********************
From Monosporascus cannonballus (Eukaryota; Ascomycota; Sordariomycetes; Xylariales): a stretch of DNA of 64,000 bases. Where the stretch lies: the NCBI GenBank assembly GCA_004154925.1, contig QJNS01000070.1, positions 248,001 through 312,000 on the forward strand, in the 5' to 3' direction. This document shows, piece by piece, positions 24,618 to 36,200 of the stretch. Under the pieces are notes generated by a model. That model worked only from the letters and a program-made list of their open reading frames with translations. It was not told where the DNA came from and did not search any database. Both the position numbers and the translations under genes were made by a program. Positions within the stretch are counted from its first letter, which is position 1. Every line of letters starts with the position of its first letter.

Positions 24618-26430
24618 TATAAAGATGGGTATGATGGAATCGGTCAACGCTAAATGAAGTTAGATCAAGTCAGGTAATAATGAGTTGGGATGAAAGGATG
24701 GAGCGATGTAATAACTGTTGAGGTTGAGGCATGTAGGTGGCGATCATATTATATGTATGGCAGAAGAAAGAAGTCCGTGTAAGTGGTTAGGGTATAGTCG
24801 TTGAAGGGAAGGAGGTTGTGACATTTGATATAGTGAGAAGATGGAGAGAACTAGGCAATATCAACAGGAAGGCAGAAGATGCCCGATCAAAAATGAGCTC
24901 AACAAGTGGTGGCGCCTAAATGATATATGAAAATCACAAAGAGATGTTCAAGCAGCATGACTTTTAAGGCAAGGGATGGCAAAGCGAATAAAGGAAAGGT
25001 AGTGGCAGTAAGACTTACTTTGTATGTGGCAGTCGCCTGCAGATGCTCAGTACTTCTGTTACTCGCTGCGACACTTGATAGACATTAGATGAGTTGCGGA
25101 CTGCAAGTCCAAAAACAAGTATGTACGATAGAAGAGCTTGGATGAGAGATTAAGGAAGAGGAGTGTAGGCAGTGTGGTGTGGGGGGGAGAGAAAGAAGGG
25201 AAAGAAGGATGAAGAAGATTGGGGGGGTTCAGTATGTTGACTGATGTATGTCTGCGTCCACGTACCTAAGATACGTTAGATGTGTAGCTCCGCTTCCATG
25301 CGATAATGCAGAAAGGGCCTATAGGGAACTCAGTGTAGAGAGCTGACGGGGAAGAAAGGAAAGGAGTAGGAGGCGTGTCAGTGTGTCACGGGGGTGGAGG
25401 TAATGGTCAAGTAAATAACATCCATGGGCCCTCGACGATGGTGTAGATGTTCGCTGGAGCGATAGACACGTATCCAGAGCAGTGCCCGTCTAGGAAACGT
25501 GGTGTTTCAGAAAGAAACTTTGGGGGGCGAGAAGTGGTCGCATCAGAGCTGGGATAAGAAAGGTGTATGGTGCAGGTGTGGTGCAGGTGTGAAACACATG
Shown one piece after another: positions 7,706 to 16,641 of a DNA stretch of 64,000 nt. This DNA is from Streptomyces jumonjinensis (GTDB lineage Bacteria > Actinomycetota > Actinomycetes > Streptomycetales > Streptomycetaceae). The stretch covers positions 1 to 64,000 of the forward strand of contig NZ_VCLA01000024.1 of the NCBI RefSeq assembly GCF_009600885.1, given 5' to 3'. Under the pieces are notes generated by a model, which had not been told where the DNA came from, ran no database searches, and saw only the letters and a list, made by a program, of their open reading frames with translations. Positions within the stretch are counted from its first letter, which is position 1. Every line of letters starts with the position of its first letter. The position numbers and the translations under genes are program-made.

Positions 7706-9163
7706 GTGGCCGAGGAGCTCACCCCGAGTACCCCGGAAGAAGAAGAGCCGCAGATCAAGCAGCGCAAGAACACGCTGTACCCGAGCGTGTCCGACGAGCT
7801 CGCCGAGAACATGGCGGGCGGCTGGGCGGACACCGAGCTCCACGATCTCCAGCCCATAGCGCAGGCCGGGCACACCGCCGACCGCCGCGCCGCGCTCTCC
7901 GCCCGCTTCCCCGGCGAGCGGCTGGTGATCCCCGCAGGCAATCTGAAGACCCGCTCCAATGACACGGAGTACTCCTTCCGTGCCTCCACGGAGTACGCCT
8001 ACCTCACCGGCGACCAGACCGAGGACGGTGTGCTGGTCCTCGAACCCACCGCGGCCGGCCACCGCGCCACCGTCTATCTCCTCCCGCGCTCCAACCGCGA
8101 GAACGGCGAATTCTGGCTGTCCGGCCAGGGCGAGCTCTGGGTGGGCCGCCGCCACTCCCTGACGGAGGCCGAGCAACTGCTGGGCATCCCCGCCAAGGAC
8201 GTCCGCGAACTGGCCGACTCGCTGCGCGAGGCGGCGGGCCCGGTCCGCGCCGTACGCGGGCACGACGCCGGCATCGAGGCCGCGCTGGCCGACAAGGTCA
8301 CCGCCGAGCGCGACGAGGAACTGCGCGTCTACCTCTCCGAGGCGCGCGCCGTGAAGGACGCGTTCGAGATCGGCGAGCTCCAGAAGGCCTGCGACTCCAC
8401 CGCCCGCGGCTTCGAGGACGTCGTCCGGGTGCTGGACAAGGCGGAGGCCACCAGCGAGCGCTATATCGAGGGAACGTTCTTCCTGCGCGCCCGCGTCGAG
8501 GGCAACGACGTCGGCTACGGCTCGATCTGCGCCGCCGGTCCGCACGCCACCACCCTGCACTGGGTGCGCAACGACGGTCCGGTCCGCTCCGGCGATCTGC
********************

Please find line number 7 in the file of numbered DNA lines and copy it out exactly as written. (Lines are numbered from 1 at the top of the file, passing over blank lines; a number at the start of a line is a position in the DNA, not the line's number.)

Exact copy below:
25001 AGTGGCAGTAAGACTTACTTTGTATGTGGCAGTCGCCTGCAGATGCTCAGTACTTCTGTTACTCGCTGCGACACTTGATAGACATTAGATGAGTTGCGGA